Today is Columbus Day here in the US. In some states and local communities, it is also know as Indigenous Peoples' Day to highlight the counter narrative to America's 'discovery' by Europeans.
Beneath the history, there is a counter narrative about the very nature of knowing, something called the 'Indigenous Ways of Knowing (IWOK)' that is profoundly distinct from the 'Western Ways of Knowing', defined by the Cartesian Mindset.
>Indigenous Ways of Knowing (IWOK), also referred to as Indigenous worldview, is an epistemological way of knowing and being based in interconnectedness. Indigenous knowledge comes from a community being in an interrelated relationship with the land in a particular location on Earth over many generations and continuously passing that knowledge on to future generations. While it is widely recognized that there is not a single universal Indigenous belief system, since Indigenous peoples throughout the world vary widely in terms of geography, language, and social structure, it is accepted by prominent scholars that there are many key similarities among Indigenous philosophical approaches that together form the foundation of IWOK. > wikipedia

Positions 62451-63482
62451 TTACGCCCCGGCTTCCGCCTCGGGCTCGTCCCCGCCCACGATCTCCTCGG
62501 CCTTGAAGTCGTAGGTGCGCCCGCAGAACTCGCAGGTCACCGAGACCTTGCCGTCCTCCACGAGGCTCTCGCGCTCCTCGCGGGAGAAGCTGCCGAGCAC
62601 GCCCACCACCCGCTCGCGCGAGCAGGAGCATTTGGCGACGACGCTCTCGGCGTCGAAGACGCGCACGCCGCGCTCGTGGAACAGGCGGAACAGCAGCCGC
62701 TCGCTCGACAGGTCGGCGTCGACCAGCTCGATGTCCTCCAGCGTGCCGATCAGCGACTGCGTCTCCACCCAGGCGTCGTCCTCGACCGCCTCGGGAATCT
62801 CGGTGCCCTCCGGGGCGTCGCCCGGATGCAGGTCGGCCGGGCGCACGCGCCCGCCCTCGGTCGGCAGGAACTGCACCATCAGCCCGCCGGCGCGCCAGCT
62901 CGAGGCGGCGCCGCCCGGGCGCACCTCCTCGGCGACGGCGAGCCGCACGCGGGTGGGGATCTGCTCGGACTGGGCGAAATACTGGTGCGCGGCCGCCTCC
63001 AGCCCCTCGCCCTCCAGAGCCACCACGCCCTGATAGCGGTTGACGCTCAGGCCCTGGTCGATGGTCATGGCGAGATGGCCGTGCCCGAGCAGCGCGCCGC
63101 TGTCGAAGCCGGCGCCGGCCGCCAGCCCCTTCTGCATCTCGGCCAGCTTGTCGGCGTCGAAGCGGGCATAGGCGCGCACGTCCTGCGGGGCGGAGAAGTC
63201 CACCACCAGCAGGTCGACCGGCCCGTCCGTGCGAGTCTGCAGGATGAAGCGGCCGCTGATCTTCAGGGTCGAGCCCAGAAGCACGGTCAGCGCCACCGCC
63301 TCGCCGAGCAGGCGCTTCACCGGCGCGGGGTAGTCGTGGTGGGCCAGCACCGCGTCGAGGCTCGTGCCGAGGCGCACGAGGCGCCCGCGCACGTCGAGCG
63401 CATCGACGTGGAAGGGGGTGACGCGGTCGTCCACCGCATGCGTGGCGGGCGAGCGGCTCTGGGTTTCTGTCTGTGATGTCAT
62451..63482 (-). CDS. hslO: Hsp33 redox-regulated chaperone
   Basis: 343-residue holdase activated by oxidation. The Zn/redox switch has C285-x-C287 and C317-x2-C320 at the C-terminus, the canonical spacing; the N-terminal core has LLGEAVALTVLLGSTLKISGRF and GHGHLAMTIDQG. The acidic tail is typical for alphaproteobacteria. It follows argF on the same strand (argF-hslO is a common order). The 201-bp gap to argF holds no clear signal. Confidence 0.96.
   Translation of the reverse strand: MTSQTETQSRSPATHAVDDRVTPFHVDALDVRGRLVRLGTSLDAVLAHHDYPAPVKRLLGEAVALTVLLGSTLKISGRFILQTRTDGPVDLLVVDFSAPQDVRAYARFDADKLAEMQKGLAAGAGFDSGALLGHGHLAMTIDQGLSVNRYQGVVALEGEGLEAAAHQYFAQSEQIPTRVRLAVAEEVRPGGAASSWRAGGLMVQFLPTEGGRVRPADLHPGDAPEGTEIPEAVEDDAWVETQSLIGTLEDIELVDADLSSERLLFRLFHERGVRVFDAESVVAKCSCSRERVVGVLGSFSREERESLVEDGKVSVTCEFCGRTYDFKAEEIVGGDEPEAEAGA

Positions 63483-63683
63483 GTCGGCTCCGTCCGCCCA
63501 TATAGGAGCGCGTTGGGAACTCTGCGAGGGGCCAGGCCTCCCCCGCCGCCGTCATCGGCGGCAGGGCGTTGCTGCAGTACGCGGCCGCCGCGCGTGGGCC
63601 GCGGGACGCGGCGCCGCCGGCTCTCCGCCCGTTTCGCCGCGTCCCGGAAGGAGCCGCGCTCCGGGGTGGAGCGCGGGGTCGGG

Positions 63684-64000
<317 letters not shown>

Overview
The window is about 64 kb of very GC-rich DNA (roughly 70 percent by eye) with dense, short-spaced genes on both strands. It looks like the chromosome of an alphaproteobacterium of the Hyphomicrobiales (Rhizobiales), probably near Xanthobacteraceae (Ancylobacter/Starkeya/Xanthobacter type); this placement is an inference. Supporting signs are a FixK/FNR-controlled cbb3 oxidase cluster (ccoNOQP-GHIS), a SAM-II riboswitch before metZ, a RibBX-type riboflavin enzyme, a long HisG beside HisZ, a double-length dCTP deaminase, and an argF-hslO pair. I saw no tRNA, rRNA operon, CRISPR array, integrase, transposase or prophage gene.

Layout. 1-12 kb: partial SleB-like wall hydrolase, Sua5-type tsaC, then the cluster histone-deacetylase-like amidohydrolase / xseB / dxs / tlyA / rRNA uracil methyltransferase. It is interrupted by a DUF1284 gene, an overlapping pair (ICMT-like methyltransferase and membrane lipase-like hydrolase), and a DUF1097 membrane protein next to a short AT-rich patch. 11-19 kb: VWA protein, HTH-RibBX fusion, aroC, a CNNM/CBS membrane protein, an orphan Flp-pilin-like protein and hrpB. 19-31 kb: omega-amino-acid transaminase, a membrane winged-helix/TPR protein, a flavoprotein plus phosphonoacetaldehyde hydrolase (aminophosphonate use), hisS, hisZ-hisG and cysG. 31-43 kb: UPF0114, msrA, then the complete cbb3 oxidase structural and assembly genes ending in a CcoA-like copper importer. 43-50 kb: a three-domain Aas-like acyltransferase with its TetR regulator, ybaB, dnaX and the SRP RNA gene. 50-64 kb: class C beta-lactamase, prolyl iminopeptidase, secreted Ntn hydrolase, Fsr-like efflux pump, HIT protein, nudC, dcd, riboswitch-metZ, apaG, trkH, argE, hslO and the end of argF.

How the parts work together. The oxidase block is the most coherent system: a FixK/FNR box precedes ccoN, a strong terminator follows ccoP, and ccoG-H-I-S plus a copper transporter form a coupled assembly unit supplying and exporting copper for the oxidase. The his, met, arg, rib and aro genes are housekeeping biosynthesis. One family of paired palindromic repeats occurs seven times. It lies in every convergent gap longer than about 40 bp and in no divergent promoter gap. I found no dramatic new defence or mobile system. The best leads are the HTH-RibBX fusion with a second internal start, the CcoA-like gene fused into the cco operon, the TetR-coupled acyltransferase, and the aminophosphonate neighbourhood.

When we speak, then, of the nature of learning, perhaps we might begin to think about it as reclaiming the potential of _natural learning_ – learning that is integrated with ourselves, others and the earth.
It is not that we are calling to reject the immense potential that western analytical thinking has created, but to recognize that it may be limiting us as we seek to learn in increasing complex environments – those best described as non-linear chaotic systems.